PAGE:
bump- n. a fall or hit done as a spot (see spot) which takes the wrestler (or other participant, i.e. referee, manager) out of the ring or out of action.
card- n. the series of matches in one location at one time.
draw- v.t. To attract marks. n. the popularity of a wrestler, the ability to bring in marks.
DUD- n. A particularly bad and totally uninteresting match.
face- n. & adj. [babyface] a good guy.
fall- n. [pinfall] a referee's count of three with the loser's shoulders on the mat.
feud- n. a seRies of matches between two wrestlers or two tag teams, usually face vs. heel though face feuds and heel feuds are not unknown.
finish- n. the event or sequence of events which leads to the ultimate outcome of a match.
green- adj. Not good due to inexperience.
hardway juice- n. real blood produced by means other than blading, i.e. the hard way. One of the possible outcomes of a shoot.
heat- n. enthusiasm, a positive response. The WWE uses a heat machine for its televised shows which make them somewhat of a work.
heel- n. & adj. a bad guy, rule-breaker.
house- n. The wrestling audience in the building said to be composed of marks.
international object- n. Foreign object, something now allowed in the ring. Derived from an order not to use the world "foreign" by the Turner Broadcasting Company.
job- n. a staged loss. A clean job is a staged loss by legal pinfall or submission without resort to illegalities. v.i. To do a job. Sometimes combined with a descriptive adjective (stretcher job, rope job, tights job.)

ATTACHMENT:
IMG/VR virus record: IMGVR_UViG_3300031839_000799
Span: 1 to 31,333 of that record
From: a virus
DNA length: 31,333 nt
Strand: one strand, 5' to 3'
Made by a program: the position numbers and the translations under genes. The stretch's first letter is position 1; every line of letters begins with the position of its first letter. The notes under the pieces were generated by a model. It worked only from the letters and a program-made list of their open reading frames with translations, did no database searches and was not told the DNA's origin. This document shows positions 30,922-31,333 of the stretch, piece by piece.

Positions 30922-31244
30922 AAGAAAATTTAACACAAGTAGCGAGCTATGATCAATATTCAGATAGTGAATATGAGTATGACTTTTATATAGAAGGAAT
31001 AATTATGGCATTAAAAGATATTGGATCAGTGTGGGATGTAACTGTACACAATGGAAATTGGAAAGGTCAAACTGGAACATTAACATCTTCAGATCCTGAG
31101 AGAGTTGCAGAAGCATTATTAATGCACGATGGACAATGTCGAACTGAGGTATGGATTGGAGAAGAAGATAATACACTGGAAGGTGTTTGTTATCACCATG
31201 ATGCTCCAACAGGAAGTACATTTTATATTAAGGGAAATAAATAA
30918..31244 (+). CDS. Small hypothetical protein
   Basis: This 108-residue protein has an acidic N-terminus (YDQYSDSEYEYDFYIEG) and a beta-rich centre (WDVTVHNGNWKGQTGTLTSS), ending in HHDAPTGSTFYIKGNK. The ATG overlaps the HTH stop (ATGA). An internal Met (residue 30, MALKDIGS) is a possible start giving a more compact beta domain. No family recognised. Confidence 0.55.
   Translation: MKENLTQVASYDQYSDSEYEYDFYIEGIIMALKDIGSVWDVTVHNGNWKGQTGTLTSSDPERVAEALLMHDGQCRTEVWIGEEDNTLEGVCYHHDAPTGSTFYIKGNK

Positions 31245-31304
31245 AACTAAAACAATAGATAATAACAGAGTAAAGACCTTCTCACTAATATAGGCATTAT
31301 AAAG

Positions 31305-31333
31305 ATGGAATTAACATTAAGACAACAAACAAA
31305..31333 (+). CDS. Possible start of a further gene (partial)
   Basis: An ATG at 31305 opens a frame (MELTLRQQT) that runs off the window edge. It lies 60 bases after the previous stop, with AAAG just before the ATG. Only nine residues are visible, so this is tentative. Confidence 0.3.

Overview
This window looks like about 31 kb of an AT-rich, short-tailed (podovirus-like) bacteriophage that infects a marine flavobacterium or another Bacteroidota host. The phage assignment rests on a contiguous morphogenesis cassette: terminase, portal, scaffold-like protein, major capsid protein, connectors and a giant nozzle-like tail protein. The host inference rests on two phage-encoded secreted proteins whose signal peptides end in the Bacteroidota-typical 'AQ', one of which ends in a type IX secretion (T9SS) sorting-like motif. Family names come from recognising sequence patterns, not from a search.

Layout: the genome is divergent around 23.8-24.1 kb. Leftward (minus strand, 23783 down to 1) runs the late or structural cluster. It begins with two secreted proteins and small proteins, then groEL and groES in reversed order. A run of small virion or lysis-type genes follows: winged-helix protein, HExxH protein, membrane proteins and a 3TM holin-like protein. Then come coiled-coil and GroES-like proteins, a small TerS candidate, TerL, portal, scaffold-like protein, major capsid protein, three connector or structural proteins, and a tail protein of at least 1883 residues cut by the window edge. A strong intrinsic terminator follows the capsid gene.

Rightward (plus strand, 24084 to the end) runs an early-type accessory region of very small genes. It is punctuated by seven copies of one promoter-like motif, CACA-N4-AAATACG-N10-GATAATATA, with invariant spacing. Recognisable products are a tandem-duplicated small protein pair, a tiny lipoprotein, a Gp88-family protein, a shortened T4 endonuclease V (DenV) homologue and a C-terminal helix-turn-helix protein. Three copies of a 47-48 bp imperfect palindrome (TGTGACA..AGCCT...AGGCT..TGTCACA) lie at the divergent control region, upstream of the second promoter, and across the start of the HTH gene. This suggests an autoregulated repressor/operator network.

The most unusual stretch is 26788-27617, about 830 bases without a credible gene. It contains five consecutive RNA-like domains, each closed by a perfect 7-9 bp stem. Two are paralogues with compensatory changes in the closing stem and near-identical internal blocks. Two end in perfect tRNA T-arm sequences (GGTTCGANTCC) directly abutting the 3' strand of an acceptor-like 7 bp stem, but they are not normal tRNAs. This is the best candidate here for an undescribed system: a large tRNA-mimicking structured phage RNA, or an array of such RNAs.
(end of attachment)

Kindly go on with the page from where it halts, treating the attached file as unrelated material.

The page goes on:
jobber- n. an unpushed wrestler who does jobs for pushed wrestlers. Barry Horowitz is probably the best known of these. Sometimes known as fish, redshirts PLs (professional losers,) or 'ham-and-eggers.' Steve Lombardi (Brooklyn Brawler) is also a well known jobber.
juice- n. blood. v.i to bleed, usually as a result of blading.
kayfabe- n. adj. related to inside information about the business, especially by fans. Origin is carny jargon talk for "fake."
kill- v.t. diminish or eliminate heat or drawing power. There are a variety of ways to do this, but mostly it is done by having a wrestler do too many jobs. A house can be killed by too many screw-job endings.
mark- n. A member of the audience, presumed gullible.
paper- n. complimentary tickets v.t. to give lots of complimentary tickets to make a house look good, particularly for a television taping.
pop- n, v.i. sudden heat from a house as a response to a wrestler's entry or hot move.
post- v.t. To run or be run into the ringpost.
potato- v.t. To injure a wrestler by hitting him on the head or causing him to hit his head on something.
run-in- n. interference by a non-participant in a match.
save- n. a run-in to protect a wrestler from being beat up after a match is over.
screw-job- n. adj. a match or ending which is not clean (definite) due to factors outside the "rules" of wrestling.
shoot- n. the real thing, i.e. a match where one participant is really attempting to hurt another. The opposite of work or fake.
spot- n. An event or sequence of events which makes a particular match distinctive, a high-point of a match.
squash- n. a totally passive job where one wrestler completely dominates another. v.t. to win a squash match.
stiff- adj. chops, hits or moves which cause real injury (though perhaps not more than a welting up of the opponent.) Vader has a reputation as a stiff worker. Not a shoot, but almost.
stretch- n. a form of shoot where one wrestler dominates rather than injures the other as a proof of personal superiority.
turn- n., v.i. change in orientation from heel to face or vice-versa.
work- n. a deception or sham, the opposite of a shoot.
workrate- n. the approximate ratio of good wrestling to rest holds in a match or in a wrestler's performance